7) The Babadook: Another female-directed feat, this horror movie is as good as everyone said it would be.

8) The Skeleton Twins: Simultaneously funnier and far more serious than I expected somehow, this film was really moving thanks especially to Wiig and Hader’s amazing performances.

What didn’t make the cut:

I thought Jason Bateman’s directorial debut Bad Words (reviewed for The Film Chair) was a bit messy and mediocre at best– some parts were amusing, but ultimately it tried too hard to be bad while also playing it too safe by the end. You can’t be perverse and sentimental at the same time– make up your mind.


The Immigrant was good– with beautiful, careful direction and absolutely amazing performances– but ultimately formulaic and thus forgettable in the grand scheme of all these other films, for me anyway.

V/H/S: Viral (reviewed for Audiences Everywhere), was a huge disappointment to me. Out of the measly three segments, one was amazing, one was just okay, and one was annoying beyond belief, and the frame narrative was pretty hit and miss itself, so even though that campy sense of fun was still there, it wasn’t consistent enough to save this anthology.

And lastly, Affluenza (reviewed for The Film Chair), was a teenage Great Gatsby wannabe that was just fine, nothing less and certainly nothing more, and overall it was just totally forgettable.

And Five Favorite Foreign Language Films:

1) Big Bad Wolves: An Israeli horror/dark comedy that exceeded my expectations.

2) A Coffee in Berlin (reviewed for The Film Chair): A jazzy, increasingly meaningful black-and-white journey through a Berlin twentysomething’s day, wanting a cup of coffee but receiving instead random, awkward encounters that just might lend him some direction. My love for Berlin was only a fraction of why I loved this funny, frank and subtly emotional movie.


3) Zero Motivation (not reviewed): An Israeli comedy directed by Talya Lavie about a group of girls in the Israeli army– bored, brash and often juvenile. The film itself is brilliantly broken into three chapters that flow flawlessly into one another; the connected tales of female friendships, goals and challenges are all hilarious and honest.

4) The Lunchbox: Heartwarming and whimsical, this Indian film is a treat.

5) Mood Indigo: Challenging at first and undeniably weird, but overall, this is a fascinating and of course visually splendorous narrative from Michel Gondry.

The Best of the Big Releases:

1) Gone Girl: Just as good as I prayed/hoped/knew it would be. Thank you, David Fincher, for making a compelling and faithful adaptation!

2) The Dawn of the Planet of the Apes (not reviewed): Just rented this the other day. I’m so proud of Matt Reeves (Cloverfield) for making such a well-paced, visually stunning and wickedly intelligent sci-fi prequel-sequel. This film was gripping, technically amazing and aesthetically awesome, and like I said, actually intelligent, so I loved every minute of it.


3) Guardians of the Galaxy: I mean, what is there to say besides “I am Groot;” this was the most fun I’ve had at the movies in a long time; just pure and simple joy that sent a sonic boom through this summer’s box office.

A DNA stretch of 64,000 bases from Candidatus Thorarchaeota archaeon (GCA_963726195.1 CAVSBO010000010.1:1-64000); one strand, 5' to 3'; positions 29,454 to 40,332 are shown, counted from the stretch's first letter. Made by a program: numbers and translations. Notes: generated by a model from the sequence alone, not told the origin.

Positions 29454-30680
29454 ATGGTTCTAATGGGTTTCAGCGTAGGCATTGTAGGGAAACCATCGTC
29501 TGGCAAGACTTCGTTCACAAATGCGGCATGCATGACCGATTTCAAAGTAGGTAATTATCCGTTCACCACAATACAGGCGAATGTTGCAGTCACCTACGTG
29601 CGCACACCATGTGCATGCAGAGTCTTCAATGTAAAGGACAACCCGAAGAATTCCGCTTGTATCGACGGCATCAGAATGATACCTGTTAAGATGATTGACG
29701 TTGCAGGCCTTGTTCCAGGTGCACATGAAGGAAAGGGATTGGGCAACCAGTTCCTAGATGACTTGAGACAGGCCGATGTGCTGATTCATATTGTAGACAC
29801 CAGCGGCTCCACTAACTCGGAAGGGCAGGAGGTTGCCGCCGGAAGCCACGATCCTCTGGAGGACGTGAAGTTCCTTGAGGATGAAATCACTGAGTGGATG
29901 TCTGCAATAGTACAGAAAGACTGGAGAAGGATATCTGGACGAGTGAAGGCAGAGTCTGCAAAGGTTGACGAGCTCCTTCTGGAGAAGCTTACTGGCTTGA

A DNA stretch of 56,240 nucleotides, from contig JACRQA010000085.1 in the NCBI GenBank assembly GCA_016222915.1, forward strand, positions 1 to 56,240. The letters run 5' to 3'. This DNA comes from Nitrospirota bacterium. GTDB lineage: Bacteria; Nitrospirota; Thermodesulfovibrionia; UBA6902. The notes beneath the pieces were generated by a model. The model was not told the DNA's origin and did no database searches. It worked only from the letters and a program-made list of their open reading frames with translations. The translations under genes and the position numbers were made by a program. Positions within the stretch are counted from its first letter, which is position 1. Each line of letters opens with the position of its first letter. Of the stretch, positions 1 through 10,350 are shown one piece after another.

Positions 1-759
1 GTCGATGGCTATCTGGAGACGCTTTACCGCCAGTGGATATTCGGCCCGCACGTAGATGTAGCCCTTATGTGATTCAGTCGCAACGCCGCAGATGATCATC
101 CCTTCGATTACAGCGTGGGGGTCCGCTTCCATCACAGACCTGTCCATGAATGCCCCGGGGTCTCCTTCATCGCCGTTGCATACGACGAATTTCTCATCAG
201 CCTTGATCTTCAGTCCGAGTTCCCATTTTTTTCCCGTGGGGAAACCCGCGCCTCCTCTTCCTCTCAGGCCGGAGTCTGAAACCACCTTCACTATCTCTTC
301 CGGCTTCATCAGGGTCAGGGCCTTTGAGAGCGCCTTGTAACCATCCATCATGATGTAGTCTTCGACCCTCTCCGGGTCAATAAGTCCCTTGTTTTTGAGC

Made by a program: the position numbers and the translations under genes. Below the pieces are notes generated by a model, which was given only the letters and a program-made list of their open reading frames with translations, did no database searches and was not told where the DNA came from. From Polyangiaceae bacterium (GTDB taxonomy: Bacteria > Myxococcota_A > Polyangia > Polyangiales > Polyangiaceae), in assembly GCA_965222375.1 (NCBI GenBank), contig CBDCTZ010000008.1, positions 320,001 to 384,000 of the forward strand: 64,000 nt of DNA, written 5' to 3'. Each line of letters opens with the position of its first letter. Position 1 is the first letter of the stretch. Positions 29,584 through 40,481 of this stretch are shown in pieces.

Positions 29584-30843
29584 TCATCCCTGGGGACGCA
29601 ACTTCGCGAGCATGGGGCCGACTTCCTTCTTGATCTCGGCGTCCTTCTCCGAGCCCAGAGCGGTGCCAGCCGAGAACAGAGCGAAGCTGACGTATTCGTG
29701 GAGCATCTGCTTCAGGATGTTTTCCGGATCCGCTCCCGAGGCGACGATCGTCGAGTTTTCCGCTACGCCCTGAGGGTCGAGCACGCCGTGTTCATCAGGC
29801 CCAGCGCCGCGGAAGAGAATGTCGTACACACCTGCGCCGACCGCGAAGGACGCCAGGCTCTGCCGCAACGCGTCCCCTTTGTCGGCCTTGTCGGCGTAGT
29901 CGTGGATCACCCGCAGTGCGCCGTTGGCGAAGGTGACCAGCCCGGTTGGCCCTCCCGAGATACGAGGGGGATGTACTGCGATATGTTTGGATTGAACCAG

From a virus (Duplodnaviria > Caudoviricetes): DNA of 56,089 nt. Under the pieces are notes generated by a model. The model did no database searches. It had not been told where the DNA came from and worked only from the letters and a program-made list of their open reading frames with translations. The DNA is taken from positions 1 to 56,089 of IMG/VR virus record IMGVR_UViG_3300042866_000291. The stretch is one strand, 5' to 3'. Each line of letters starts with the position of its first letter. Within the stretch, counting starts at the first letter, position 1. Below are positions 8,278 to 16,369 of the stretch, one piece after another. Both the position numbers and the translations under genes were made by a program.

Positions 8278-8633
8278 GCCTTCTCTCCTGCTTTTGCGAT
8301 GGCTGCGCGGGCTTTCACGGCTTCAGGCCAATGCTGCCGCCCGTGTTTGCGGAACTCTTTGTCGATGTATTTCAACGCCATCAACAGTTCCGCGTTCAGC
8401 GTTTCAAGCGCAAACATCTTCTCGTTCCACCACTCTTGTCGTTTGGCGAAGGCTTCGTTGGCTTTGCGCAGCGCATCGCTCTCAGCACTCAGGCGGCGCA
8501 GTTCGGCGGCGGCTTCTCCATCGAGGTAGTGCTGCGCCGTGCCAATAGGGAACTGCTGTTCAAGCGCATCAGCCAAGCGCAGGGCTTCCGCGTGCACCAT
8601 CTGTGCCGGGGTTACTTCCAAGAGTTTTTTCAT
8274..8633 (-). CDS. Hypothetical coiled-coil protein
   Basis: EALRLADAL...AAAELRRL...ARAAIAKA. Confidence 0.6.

4) Godzilla: This film was well-made and its characters no more one-dimensional than those found in far stupider blockbusters of recent years anyway, so can we just focus on the monster as a character and admit that this movie was great?

5) X-Men: Days of Future Past: I loved seeing both X-Men casts together, and for this narrative to not be confusing was really a feat.

6) 22 Jump Street: A laugh out loud sequel that is even crazier and more meta than its predecessor.

7) Neighbors: Nothing special, when you think about it, but this film had me cracking up and that’s what counts.

What didn’t make the cut:

I am the only person I’ve ever met who didn’t love The Lego Movie. I get it, at least I think I get it, but it just didn’t resonate with me like it did everyone else and I almost wish I got it more so I didn’t feel so lonely over here in the minority. I really did find it brilliant but just too annoying for me to enjoy; maybe my head was too in it, but nothing was tickling my funny bone, so the frenzied nature of it all just wore me down and got on my nerves. I did love aspects of it (including the live-action scene toward the end) but the sum of its parts just didn’t do it for me, sorry all!

And The Interview, which was hilarious and smarter than its stupidity would have you believe, is hard to categorize due to its distribution, but even besides that, it wasn’t one of my favorite films of the year– I loved it, genuinely enjoyed it beyond its mere hype, but not quite enough to make it my number 8.

Interstellar was okay, but wanted to be more than it was and that ended up being its downfall; I enjoyed it, but it was not the life-changing experience it felt like Nolan wanted it to be.

The Amazing Spider-Man 2 was enjoyable to me but a big fat flop to many (okay, most) others, so I ultimately decided it didn’t actually belong in my top spots (maybe that’s me caving under pressure in a way that I just couldn’t with The Lego Movie… at any rate, I’ll still defend this Spider-Man installment and say it wasn’t nearly as bad as everyone made it out to be– I had a lot of fun with it and had a lot of arguments as a result of that opinion, too).

Maleficent, which I rented but didn’t review, was mediocre, a word I seem to be using a lot in this post (along with synonyms such as “okay” and “fine”). It was visually awesome but all those effects were balanced precariously upon a paper thin story– a whole lot of nothing that looked like something amazing. And though Angelina Jolie was great and definitely made the film somewhat worthwhile, everything around her performance just felt like fairy tale fluff.